Irma’s eye was so large that at approximately 7.30 am local time on Wednesday morning it encompassed Anguilla and St. Martin at the same time. By then both islands had been plunged into darkness for several hours. The electric company in Dutch Sint Maarten, GEBE, cut the service at approximately 5 am—that’s when most radio stations on the island went quiet, with the exception of Laser 101 which continued broadcasting intermittently.
Across the strait, Radio Anguilla covered the developing situation through the night, until its signal failed in the morning. There had been no power on Anguilla since 3 am, and one of the two local mobile phone providers, Digicel, lost its network before dawn. Miraculously, the other telecommunications company, FLOW, managed to keep connectivity throughout the passage of the storm, enabling young Radio Anguilla broadcaster Nisha Dupuis to continue reporting live on Periscope as the situation unfolded.
At the same time, a number of self-styled storm watchers kept posting on Facebook and other social media videos of the latest developments. There were palm trees bending over backwards and Jeep bonnets jerked open by the wind, there were hurricane shutters being blown and leaks encroaching on every corner of supposedly “safe” rooms, but the most striking scene came from a resident seeking shelter above his kitchen counter, witnessing a huge body of water tear through his front door and well up to alarmingly dangerous levels before it ripped open the back door and streamed out of the house. Through the darkest night in its recent history, Anguilla managed to stay wired, to stay in touch with the world, which might not have made things better, but at least they made them known.
Nothing, however, could have prepared Anguillans for the devastation they would witness once the all clear was given and people started venturing outside. Every light pole was down, every tree had been stripped of its leaves, cars were piled on top of each other, wooden houses reduced to rubble, as if hit squarely by tornado, even concrete structures—cracked, slanted, felled.
In St. Martin the situation was even worse, as the topography of the island makes it more vulnerable to flash flooding, especially at the foot of the hills. To further compound matters, widespread looting was reported on both the French and Dutch sides, adding a social element to a situation that already was extremely delicate. With a strict curfew in place and more than 400 Dutch marines temporarily stationed on St. Martin, though, the rule of law was soon restored.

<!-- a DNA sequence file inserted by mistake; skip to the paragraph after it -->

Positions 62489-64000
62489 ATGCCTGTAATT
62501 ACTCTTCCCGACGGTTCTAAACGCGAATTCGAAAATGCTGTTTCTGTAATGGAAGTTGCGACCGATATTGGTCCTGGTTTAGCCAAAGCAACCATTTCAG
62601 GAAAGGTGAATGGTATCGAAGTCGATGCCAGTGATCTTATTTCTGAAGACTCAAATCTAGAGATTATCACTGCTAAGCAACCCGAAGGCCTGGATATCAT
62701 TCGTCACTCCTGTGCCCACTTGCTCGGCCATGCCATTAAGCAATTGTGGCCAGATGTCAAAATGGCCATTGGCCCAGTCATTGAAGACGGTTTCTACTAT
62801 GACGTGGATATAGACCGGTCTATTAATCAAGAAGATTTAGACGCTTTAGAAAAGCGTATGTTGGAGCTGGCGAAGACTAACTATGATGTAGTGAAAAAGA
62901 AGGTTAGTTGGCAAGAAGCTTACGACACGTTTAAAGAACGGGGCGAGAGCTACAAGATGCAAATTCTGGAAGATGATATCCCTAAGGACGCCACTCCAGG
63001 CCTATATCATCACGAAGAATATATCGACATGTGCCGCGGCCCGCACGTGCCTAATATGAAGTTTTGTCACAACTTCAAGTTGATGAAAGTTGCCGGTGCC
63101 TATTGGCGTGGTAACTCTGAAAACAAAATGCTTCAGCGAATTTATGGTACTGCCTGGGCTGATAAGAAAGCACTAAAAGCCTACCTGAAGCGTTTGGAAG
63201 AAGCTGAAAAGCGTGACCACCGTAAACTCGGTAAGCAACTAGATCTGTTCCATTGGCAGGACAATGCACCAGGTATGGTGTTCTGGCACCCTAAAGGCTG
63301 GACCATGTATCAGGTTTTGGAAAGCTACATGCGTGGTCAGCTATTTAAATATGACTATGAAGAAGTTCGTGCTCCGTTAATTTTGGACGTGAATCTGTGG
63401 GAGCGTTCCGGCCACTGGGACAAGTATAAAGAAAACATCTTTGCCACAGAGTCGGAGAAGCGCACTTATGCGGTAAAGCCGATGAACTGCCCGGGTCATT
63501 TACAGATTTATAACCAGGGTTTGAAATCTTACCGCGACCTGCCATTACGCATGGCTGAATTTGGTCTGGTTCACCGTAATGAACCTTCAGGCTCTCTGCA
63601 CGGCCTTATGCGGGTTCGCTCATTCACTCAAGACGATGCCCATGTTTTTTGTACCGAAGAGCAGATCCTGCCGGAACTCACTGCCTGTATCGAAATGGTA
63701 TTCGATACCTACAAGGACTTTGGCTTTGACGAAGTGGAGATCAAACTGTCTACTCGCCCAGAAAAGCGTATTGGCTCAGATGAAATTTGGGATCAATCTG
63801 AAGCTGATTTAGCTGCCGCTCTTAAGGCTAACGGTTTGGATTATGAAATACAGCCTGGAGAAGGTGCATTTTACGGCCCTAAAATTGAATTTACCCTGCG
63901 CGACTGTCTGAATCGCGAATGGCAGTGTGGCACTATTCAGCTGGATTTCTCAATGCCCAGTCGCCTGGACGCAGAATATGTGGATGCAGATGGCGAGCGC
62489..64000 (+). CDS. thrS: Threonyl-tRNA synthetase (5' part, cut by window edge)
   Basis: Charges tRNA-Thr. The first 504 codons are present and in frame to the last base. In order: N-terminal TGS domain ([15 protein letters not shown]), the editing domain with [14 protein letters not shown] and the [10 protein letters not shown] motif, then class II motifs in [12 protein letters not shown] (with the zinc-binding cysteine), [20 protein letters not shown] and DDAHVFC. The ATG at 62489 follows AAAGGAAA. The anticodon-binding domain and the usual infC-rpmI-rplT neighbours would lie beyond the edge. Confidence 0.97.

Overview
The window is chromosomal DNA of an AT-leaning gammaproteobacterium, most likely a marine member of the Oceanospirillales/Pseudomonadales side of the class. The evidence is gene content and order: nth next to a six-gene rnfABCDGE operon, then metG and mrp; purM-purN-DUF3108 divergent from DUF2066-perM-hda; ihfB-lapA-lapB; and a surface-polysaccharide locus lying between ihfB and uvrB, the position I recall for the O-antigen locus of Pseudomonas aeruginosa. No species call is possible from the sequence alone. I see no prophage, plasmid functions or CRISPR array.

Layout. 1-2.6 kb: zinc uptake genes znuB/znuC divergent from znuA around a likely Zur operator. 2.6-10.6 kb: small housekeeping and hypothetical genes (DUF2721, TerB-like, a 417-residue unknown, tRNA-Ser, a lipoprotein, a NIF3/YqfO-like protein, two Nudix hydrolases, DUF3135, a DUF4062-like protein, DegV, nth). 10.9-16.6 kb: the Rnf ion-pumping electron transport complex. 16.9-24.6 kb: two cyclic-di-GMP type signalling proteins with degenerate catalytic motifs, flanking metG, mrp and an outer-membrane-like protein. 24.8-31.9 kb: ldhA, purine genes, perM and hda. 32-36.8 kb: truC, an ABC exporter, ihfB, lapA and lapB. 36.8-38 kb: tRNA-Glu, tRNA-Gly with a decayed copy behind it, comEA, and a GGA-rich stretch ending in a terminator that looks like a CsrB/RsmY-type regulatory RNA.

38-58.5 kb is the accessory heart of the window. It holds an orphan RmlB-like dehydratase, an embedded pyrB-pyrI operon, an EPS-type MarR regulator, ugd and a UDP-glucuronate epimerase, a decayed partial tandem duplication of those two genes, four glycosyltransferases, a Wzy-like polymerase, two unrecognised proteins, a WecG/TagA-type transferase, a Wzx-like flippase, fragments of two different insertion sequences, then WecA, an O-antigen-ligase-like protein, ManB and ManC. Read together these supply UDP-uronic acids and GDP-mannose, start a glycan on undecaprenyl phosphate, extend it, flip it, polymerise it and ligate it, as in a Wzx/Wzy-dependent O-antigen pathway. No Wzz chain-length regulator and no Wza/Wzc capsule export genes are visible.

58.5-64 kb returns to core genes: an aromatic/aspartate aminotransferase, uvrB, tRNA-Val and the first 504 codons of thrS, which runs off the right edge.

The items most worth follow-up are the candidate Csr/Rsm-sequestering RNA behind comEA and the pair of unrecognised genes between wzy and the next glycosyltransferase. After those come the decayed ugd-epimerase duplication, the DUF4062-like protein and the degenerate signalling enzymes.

Over the following days the ordinary list of celebrities visiting the region was replaced for a Who’s Who of political figures making the rounds: King Willem-Alexander and Queen Maxima of the Netherlands arrived in Sint Maarten as soon as the situation was deemed sufficiently safe, and President Macron was photographed assessing the damage and shaking hands with the injured at the hospital in French St. Martin. Meanwhile, on the other side of the channel it was Boris Johnson who paraded his scraggy blond locks on a brief visit to Anguilla, before continuing to the Virgin Islands. The eyes of the world were all pointing to the right place, just for the wrong reason.
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This was meant to be a year of celebration and remembrance in Anguilla, as the island commemorates the fiftieth anniversary of the 1967 revolution, a haphazard, gutsy and altogether unlikely revolt that extirpated the territory out of an unwanted union with the state of St. Kitts and Nevis, and that ultimately paved the way for Anguilla to return to the British colonial fold. In some sense the story of the Anguilla Revolution begins with hurricane Donna, which in 1960 razed the island to the ground, much like Irma did fifty-seven years later. With one major difference: when Donna punished the region, destroying everything in its path, there was remarkably little to destroy in Anguilla. The roads were unpaved and electricity was an extravagance available only to those with a generator, there were no hospitals, the airport was a small building next to a dusty strip of dirt and tarmac (only the first few hundred yards were paved), and the full extent of the telephone network consisted of fourteen interconnected lines.